Minutes - TRIPS Council - View details of the intervention/statement

Ambassador Yonov Agah (Nigeria)
United States of America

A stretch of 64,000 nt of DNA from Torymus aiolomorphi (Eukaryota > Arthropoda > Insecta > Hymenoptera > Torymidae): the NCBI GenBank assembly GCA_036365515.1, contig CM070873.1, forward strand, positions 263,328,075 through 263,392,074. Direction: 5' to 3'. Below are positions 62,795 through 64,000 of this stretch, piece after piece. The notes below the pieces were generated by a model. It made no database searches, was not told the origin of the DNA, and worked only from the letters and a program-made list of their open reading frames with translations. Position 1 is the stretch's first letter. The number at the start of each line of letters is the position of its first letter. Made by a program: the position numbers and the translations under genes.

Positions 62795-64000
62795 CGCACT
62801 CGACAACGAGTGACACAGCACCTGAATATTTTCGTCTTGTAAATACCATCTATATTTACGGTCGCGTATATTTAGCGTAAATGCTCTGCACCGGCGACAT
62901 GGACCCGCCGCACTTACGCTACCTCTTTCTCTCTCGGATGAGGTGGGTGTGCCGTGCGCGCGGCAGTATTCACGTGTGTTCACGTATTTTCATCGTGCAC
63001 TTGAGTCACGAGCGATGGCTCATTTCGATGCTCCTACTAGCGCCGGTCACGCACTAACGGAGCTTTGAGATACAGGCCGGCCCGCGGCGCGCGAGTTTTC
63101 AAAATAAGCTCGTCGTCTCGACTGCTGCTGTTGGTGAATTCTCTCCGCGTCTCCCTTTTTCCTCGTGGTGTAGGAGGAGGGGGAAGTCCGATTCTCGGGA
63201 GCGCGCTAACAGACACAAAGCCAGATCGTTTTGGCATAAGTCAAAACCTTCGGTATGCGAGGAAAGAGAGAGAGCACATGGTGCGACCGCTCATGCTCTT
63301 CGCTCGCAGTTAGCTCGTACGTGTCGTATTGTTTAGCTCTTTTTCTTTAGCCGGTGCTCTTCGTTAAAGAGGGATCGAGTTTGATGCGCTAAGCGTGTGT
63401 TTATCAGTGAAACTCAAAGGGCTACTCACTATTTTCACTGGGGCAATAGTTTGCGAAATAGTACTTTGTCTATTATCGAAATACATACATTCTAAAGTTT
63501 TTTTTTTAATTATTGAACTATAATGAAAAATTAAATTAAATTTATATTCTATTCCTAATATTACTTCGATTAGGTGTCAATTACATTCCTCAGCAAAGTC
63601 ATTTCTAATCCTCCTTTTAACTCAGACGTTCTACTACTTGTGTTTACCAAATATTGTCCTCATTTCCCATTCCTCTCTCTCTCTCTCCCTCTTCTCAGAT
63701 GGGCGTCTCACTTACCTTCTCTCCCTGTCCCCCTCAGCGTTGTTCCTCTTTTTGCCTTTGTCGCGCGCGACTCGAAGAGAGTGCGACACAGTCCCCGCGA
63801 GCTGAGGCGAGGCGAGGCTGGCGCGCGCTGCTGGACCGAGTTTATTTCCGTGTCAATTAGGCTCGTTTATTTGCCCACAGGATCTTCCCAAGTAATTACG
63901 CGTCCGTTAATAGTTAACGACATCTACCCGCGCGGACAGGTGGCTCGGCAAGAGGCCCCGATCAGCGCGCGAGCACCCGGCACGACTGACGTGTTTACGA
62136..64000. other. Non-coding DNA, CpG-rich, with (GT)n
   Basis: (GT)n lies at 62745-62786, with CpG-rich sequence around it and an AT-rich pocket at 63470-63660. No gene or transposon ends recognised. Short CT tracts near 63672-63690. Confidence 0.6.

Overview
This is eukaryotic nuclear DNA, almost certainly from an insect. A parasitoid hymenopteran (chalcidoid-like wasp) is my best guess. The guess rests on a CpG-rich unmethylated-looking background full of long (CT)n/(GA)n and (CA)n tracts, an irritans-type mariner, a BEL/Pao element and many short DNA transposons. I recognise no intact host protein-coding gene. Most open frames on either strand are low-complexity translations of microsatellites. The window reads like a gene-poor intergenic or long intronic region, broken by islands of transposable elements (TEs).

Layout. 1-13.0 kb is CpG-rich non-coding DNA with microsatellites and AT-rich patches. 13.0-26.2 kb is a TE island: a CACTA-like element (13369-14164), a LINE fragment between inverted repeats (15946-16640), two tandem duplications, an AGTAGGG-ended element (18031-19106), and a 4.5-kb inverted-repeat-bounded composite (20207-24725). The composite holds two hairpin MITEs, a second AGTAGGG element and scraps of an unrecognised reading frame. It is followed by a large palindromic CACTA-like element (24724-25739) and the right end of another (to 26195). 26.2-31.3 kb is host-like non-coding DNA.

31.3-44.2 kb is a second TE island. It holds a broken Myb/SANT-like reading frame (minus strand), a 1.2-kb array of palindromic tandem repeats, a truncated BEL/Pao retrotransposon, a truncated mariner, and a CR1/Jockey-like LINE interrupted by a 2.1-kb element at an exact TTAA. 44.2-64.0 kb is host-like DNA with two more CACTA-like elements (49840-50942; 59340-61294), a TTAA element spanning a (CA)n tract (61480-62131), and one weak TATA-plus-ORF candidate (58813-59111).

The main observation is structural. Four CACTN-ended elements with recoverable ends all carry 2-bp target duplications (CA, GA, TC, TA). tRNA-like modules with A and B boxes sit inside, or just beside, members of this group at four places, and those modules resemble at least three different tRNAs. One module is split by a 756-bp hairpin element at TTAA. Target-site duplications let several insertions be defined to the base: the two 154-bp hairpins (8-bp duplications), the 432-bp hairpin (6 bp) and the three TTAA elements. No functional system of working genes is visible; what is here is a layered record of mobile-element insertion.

82. The representative of the United States said that his delegation appreciated the communications by Sierra Leone and Uganda outlining several key issues and proposals related to the development of sound and viable technological bases in their countries. He agreed that for LDC Members eager to implement their TRIPS obligations, technical and financial assistance could be critical and that, as reflected in those communications, intellectual property rights played a strong role in development, and were an integral part of the policies and practices that promoted the growth of science, technology, culture and innovation. He commended the efforts of these two countries to define their IPR-related technical and financial assistance needs that they believed were necessary for them to work toward full implementation of the TRIPS Agreement at the appropriate time. 83. He said that the United States was committed to continually enhancing its activities relevant to both Articles 66.2 and 67 of the TRIPS Agreement, and that the communications from Sierra Leone and Uganda would contribute to the improvement of such efforts. IPR-related technical assistance and training, trade capacity-building, development assistance and infrastructure development were all integral elements of the assistance efforts of the US Government. The goals of these efforts included helping developing countries create the conditions essential to develop a sound technological base; assisting countries in improving their administration, management and protection of IP, and encouraging the effective transfer of technology to developing countries. 84. He said that, in its communication, Sierra Leone had indicated that it was planning to make a future submission to the TRIPS Council regarding its specific needs for technology transfer. Uganda had mentioned in its communication that it planned to work with other LDCs to make further contributions to the Council in this respect. He said that his delegation looked forward to reviewing these submissions and to engaging in further dialogue on these issues, both in the TRIPS Council and bilaterally. 85. With respect to the specific proposals contained in the needs assessment documents of Uganda and Sierra Leone, he welcomed the detailed proposals and supported some of the ideas contained in them. He looked forward to a continued engagement on these matters in the consultations that were envisioned in connection with the Council's next meeting. In the meantime, he offered some initial reactions. His delegation supported the notion that further technical assistance programmes, whether bilaterally or through international organizations, should include regional frameworks and organizations such as ARIPO. Regional IP offices, like ARIPO, were the way of the future for global cooperation in reducing resource burdens on patent offices and improving the quality of the examination process. In fact, at the US Global Intellectual Property Academy (GIPA), there was a pending training proposal to provide an IP administration programme for officials from both ARIPO and OAPI. He looked forward to developing more programmes for regional offices. Additionally, strengthening individual IP offices was also an important tool in providing a strong and functioning IP regime. The United States, for example, had developed several programmes under GIPA on patent and trademark administration. These programmes looked at how to run and set up IP offices, with discussions on resource and computerization issues. He stressed the continued interest of his delegation in having more LDCs participate in these programmes. 86. He said that the enforcement priorities outlined in both proposals were welcomed and shared by the United States. He supported the idea that effective programmes should include: information exchange regarding border enforcement, particularly with neighbouring countries; training right holder organizations, enforcement agencies and attorneys and prosecutors; and developing consumer education programmes. GIPA programmes included enforcement seminars for judges, prosecutors, customs officers, and other government officials. Since 2000, 40 enforcement related programmes had been undertaken. He looked forward to examining how GIPA could continue to support the enforcement priorities outlined in the communications of Uganda and Sierra Leone. 87. In conclusion, he said that his delegation was supportive of the efforts suggested in both assessments to promote innovation, human skill development and building capacity for technology transfer in these countries. In particular, he encouraged efforts such as improving business education and awareness about intellectual property for small and medium-size enterprises, since entrepreneurs were the innovators and income generators in the economy, and making sure they understand their IP rights and how IP could benefit them was critical for sustainable developmental benefits from this effort.